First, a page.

DUN LAOGHAIRE, Ireland — This year marks the centenary of the Easter Rising, when Irish revolutionaries struck a blow for Ireland's freedom.
In a small cafe, less than 10 miles south of where the rebels took over the General Post Office in Dublin, a chef named Jessica Cusack is engaged in a culinary form of subversion. She is trying to convince Irish people that good food can taste good, that the healthiest of substance is substantially better than much of what they eat.
To that end, in this land of meat and potatoes, there are no meat and potatoes anywhere on the menu at the Maritime Cafe, located in the National Maritime Museum of Ireland. No chips. No spuds. No nothing.
The absence of potatoes is especially striking. Even at high-end ethnic restaurants in Ireland, the menu invariably lists the old standby of chips.
At the Maritime Cafe, the menu consists of raw foods, super foods, hearty salads. The raw food is not entirely by choice. There's no room for cooking facilities. It's all vegetarian, mainly vegan. Haute cuisine in Ireland has grown leaps and bounds in the last 20 years, especially as Irish chefs trained on the continent returned to use Irish-grown produce, meat, and fish. But Cusack says there is a massive shortage of restaurants serving Irish food at its most basic source.
"That's why I'm doing it. There's nothing like this in Dun Laoghaire," Cusack says of the seaside suburb where her cafe opened in November. "Actually, there's nothing like this in Ireland."
Cusack's interest in healthy food is very personal.
"Honestly, the main reason is mum and dad," she said.
Her father, a journalist, and her mother, a photographer, grew up in Belfast but now live on County Dublin's south coast. Like most Irish people they were raised not just on songs and stories but on fried food, especially fried breakfasts, with bacon, eggs, and blood puddings. Now her parents help at the cafe and have healthy diets.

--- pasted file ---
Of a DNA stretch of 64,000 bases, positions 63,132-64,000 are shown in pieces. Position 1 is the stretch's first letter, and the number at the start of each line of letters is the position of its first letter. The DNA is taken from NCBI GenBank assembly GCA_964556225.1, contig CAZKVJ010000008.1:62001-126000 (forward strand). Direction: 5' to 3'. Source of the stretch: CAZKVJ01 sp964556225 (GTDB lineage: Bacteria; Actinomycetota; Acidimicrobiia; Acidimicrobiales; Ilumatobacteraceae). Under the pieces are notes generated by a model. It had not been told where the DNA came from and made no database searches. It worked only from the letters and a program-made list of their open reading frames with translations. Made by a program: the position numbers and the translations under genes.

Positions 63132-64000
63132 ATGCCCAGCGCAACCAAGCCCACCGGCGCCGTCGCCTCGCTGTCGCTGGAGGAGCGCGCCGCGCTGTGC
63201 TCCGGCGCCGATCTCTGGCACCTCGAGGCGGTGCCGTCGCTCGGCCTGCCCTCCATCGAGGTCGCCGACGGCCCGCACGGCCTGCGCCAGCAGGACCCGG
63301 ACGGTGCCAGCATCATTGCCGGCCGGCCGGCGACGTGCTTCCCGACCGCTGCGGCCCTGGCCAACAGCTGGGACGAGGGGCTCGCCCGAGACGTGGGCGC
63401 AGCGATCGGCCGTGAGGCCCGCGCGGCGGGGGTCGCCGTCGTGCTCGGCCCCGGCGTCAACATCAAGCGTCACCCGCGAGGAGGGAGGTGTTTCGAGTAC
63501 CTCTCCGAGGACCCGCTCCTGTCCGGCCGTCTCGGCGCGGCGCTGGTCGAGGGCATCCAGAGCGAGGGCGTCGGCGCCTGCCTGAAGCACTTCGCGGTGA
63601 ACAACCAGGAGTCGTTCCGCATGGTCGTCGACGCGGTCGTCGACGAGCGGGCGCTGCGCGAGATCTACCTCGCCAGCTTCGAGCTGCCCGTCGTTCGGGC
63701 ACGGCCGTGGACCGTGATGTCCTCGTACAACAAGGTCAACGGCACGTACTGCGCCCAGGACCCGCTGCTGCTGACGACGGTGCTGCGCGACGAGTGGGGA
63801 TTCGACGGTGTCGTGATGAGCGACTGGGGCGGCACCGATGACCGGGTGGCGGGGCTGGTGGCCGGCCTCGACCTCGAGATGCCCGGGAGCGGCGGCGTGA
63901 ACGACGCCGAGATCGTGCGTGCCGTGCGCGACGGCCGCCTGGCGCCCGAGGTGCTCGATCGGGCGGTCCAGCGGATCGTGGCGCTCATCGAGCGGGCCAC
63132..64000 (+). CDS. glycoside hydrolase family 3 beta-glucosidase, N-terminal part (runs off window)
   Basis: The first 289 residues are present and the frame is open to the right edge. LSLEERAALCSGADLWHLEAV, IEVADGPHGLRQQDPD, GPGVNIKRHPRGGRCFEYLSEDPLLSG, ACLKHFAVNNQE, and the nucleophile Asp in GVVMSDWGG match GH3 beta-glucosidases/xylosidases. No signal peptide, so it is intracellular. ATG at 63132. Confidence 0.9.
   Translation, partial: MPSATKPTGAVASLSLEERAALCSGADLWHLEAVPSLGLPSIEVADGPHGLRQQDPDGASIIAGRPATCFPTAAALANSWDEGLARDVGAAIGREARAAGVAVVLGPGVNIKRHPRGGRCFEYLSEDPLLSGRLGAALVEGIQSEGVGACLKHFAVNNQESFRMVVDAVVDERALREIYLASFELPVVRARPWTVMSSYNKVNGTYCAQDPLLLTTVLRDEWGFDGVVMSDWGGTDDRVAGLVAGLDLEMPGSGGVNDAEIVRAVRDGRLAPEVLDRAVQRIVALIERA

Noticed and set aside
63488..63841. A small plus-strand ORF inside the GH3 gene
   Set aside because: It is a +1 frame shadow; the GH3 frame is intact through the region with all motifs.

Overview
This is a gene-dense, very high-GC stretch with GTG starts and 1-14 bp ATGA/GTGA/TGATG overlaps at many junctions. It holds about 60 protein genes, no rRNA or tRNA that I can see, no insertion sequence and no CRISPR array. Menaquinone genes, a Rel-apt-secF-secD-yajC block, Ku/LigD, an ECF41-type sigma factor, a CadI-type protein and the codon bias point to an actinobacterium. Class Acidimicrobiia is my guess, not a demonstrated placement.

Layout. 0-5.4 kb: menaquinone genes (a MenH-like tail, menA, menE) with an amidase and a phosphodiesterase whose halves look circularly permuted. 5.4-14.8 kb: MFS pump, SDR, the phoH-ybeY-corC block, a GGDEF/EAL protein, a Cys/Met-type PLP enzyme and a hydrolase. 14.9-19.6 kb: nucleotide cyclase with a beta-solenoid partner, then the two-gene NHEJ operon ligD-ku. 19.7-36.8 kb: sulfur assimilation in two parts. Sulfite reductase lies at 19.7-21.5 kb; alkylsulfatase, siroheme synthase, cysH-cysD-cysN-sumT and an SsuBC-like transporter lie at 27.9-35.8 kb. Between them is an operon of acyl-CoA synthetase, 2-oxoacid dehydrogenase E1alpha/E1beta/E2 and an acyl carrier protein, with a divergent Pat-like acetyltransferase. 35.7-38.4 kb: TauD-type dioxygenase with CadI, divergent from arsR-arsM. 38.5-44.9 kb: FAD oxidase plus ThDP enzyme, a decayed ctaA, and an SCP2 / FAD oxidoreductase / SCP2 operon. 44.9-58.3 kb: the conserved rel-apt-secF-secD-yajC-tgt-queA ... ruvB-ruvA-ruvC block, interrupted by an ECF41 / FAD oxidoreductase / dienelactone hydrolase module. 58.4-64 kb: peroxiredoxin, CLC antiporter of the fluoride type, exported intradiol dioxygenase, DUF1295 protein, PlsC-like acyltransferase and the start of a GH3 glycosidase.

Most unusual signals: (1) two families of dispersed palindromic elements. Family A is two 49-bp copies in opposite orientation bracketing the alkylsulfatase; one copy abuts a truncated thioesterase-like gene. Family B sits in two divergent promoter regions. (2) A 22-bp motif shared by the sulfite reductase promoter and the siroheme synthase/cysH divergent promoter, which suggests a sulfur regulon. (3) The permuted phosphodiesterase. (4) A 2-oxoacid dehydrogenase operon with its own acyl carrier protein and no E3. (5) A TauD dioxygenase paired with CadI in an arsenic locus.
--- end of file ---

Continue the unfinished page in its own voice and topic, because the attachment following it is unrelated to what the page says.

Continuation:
"The business idea is a focus on health food, all for personal health and moral reasons, plus there is a major shortage of vegan food in Ireland," Cusack says. "I had a really bad episode in my late teens where I was very sick, so I took it upon myself to better my ways through natural medicine: good food and exercise. Since then, I've taken this pretty seriously."
She cooked at a very successful restaurant in Temple Bar, Dublin's main tourist section, but it was meat-heavy and she wanted to go out on her own, with a limited, vegan and vegetarian menu.
The cafe sits on the ground floor of the museum, which used to be the Mariners Church. In the 19th century, sailors in this old harbor town stopped by to pray for a safe return. Now curious diners enter and Cusack prays they won't ask for chips. It's not that she doesn't like a potato now and then.
"It would be sacrilege to serve up a raw spud," she allows.
Like its menu, the cafe is Spartan in creature comforts, sitting just 22. The space is dominated by two dramatic stained glass windows. One depicts Ard Ri Laoghaire, the high king of Tara for whom Dun Laoghaire is named. The other depicts the sinking of the Leinster in 1918 by a German U-boat that left more than 500 people dead.
Below the Leinster on the glass is a depiction of the Essex, a convict ship that took prisoners to Australia.
If the space reeks of history, the cafe itself is rooted firmly in Ireland's present-day growing infatuation with healthy food.
On this day, the sweet corn chowder is rich and filling; the goat cheese, pickled pepper, and onion sandwich shows off just how good Irish goat cheese is.
Cusack adds seasonal touches. January is a month when many Irish detox after a long holiday season of imbibing and eating too much, so she added an alkaline salad with kombucha dressing. In February, she prepared a smoothie bowl of carrot, ginger, and pineapple. Superfood smoothies are daily staples.
The day I was there, Cusack was preparing a lemon thyme, poppy, and beetroot fudge cake. Vegan cakes are bursting with flavors.
"Vegan and healthy food in general have an undeserved reputation for being flavorless, or at least flavor-challenged," Cusack said. "That's a misconception that I wanted to take head on."
In just a few months, the cafe has caught on, through word of mouth, Facebook, and other social media. Takeout (the Irish call it takeaway) accounts for 40 percent of her business, as nearby office and shop workers look for healthier lunches than pub grub.
"To be honest, anyone in marketing would think it foolish of me not to do this, but I really don't highlight enough, or at all even, that we are a health-food cafe," Cusack says. "I don't like the idea of advertising as a 'health-food cafe.' I have my limitations with the space and the [term] 'health food,' as it can be off-putting to some. I wanted the atmosphere and the general feel of the cafe to be the main attraction. After all, we are just a museum cafe. I will market it as such, however, when the time is right and things are as close to perfect."
For now, she's content to grow the business while some of her regulars grow some of the produce she uses, donating items from their own gardens.
"I'm so grateful that I have such nice customers," she says.
So far, nobody's showed up with a potato.
The Maritime Cafe, 1 Haigh Terrace, Dun Laoghaire, Co. Dublin. Open daily, 11 a.m. to 5 p.m.